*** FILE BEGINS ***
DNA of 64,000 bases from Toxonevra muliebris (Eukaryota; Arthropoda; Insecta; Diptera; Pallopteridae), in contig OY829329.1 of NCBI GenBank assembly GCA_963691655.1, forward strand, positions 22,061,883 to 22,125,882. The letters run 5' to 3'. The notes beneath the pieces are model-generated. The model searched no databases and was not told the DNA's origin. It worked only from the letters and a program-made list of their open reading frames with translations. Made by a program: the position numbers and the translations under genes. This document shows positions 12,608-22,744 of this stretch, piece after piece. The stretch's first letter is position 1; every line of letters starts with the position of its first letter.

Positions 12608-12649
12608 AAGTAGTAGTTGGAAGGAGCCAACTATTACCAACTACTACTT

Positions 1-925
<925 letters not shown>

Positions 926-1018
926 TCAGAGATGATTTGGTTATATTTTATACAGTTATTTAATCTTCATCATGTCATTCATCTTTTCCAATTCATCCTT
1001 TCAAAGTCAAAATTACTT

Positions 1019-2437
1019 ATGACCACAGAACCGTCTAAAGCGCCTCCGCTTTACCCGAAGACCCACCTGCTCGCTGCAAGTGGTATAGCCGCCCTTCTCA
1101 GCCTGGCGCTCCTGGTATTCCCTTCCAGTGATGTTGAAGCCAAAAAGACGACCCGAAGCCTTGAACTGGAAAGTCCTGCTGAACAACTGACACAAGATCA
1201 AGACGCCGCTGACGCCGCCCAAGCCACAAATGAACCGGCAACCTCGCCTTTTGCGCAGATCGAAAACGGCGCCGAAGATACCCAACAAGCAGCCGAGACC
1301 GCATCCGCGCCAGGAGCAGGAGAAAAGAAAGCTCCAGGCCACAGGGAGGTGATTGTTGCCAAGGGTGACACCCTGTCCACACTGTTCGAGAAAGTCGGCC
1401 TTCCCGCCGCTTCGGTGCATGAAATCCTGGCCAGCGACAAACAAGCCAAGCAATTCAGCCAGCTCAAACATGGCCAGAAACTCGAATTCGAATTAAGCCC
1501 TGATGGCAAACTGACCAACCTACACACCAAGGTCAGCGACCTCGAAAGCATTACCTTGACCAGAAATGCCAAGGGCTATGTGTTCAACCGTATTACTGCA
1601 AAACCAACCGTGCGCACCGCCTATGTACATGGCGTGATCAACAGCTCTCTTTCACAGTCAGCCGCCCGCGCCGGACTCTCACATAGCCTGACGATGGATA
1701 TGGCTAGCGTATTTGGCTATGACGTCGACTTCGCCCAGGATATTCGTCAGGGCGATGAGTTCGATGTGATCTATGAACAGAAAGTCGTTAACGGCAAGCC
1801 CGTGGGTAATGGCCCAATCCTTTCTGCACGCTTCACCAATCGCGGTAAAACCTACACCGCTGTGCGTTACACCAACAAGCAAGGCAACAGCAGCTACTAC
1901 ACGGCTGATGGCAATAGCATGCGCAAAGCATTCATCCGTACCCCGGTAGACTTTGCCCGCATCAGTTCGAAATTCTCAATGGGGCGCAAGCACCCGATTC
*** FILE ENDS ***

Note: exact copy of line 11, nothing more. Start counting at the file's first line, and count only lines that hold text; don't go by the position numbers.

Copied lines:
1101 GCCTGGCGCTCCTGGTATTCCCTTCCAGTGATGTTGAAGCCAAAAAGACGACCCGAAGCCTTGAACTGGAAAGTCCTGCTGAACAACTGACACAAGATCA